'I thought the governors, who might already have doubts about my sanity, might really go over the top if I talked about making the place into a theatre,' Canon Oates says. 'But Carol enabled me to show what was possible here even under the most diabolical conditions. I remember before every performance I went round all the corners with those Haze air fresheners that you're not supposed to use if you're environmentally concerned, and just before the production was to be staged we discovered rats. We were terrified that they were going to walk out on stage at an inopportune moment.'

The production convinced the governors, however, and the rats, smells and dangling wires have now departed to make way for seating, lighting, disabled access and a handsome red and grey colour scheme. The conversion of the building, carried out by Lloyd Leroy Architects, has cost around pounds 400,000. As Canon Oates points out, this substantial financial wherewithal was something of a god-send. Plans to develop the site of the institute as offices collapsed with the crash.

'Meanwhile we were in the process of selling the old Sunday Telegraph building up Farringdon Road. So we gained very substantially - we'd sold that at the very top of the market and the development here was not going to take place. I persuaded the governors here to put the money on deposit and we used the interest to refurbish the institute . . . We still have as much capital as we did when we began.'

The day-to-day running of the Bridewell will be done, as at most fringe theatres, on a wing and a prayer. Carol Metcalfe, who is paid a small retainer by the Institute as artistic director, has an assistant staff of one, while she describes her company as operating 'like all fringe companies, on a loss-share basis'. The group's spring programme consists of two Shakespeares, a Sondheim musical and a new play by Tim Newton, which Metcalfe commissioned by selling a silver tea-set. The space is also available for rent for conferences, classes and other companies, however, and Metcalfe has found its versatility to be one of its strongest assets. Even the acoustics can be adapted to suit the show.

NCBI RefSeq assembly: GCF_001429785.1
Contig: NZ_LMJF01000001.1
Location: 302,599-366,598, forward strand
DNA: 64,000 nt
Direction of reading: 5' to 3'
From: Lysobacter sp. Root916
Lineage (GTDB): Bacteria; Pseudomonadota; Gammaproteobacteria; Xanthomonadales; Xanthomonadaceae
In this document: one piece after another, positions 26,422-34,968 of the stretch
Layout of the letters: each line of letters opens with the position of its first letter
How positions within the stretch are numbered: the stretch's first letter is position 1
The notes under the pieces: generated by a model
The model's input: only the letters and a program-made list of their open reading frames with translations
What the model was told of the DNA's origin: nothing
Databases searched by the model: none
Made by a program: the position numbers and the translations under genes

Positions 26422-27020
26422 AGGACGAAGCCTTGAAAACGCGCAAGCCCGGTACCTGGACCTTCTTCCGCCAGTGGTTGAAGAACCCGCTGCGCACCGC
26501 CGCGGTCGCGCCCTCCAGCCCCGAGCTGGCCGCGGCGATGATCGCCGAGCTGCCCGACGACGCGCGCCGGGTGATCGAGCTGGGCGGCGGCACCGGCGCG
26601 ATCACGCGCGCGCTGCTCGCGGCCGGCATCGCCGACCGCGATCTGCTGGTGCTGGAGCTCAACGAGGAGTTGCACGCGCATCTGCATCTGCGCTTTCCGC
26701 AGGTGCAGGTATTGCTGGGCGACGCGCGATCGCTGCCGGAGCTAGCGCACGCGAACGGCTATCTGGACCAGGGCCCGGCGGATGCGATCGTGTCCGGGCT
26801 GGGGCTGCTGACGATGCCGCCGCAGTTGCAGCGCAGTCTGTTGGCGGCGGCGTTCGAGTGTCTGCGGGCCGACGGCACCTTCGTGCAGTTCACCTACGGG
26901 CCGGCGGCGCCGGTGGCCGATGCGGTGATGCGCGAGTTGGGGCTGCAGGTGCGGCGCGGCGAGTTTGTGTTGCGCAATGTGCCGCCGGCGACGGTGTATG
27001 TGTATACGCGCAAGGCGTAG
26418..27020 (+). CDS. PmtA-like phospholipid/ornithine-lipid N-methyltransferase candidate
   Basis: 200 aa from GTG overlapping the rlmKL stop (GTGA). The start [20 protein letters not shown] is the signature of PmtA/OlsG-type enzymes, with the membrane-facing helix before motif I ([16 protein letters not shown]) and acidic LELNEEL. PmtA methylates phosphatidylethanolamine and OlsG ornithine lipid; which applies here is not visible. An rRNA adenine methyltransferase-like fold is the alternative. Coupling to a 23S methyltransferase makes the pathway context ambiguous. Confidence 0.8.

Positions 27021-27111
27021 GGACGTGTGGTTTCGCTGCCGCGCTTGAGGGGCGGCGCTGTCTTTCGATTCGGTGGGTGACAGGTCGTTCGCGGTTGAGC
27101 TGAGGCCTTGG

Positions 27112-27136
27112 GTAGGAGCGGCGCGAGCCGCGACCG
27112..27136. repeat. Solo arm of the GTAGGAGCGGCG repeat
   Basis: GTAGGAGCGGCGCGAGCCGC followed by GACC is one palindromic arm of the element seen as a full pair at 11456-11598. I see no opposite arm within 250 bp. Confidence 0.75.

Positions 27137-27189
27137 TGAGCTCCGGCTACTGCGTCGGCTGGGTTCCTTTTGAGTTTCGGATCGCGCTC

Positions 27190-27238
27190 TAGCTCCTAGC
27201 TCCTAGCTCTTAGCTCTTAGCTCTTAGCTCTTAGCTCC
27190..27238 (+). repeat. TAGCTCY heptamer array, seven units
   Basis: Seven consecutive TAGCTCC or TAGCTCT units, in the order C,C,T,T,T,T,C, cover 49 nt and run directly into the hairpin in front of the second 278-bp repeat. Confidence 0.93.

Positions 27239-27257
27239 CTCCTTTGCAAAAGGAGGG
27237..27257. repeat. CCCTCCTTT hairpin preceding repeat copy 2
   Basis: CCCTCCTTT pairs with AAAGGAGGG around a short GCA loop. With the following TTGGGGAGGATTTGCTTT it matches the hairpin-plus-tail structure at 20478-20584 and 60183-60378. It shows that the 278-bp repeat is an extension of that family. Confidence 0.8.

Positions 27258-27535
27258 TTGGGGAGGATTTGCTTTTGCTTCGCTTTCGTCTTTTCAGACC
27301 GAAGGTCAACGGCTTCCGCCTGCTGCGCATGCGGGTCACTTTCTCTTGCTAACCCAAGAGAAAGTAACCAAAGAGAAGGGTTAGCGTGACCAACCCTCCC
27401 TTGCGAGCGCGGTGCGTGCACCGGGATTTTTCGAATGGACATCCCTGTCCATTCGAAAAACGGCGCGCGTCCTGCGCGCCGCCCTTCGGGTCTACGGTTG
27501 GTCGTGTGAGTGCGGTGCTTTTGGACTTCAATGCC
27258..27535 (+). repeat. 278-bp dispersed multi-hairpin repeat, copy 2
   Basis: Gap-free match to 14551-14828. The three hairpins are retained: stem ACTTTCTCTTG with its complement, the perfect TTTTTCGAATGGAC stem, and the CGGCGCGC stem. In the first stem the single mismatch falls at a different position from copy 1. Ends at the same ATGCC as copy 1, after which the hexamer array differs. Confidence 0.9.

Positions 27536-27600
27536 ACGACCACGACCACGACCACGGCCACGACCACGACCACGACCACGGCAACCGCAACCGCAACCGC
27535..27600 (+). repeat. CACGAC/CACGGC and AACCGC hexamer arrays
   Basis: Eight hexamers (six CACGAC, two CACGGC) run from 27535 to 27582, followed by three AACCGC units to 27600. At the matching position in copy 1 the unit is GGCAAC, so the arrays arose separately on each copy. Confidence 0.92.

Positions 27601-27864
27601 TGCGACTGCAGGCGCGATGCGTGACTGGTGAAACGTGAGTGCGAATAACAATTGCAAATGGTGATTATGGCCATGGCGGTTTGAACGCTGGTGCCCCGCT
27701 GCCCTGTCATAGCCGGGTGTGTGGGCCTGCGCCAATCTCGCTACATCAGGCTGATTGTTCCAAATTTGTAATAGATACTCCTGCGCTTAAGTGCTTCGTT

'What got the actors most when we did Much Ado wasn't the smell or the rats,' Metcalfe says. 'It was the fact that you said your line in the middle of the stage and it went 'burbleburbleburble'. At first it seemed alarming . . . but what we've got now is a wonderful variable acoustic. Using curtains, we can have an enclosed space or a big one. We've got an opera group coming and one singer tried the space out and practically broke the glass in the roof - she was delighted. You just bring the wraps in and take the echo down to the right level.'

Metcalfe has plans to use the pool space beneath the movable floor as an orchestra pit and a further dimension of the stage. But will the pool ever be flooded again? Mention water and a gleam appears in everyone's eye, even that of the Canon, who tactfully turns away while Metcalfe answers, rubbing her hands: 'I must say the idea of actually putting water in it again at some stage is very appealing . . .'

'The Merchant of Venice' opens in rep with 'Julius Caesar' on 18 January. The Bridewell, Bride Lane, London EC4 (071-936 3456)

(Photograph omitted)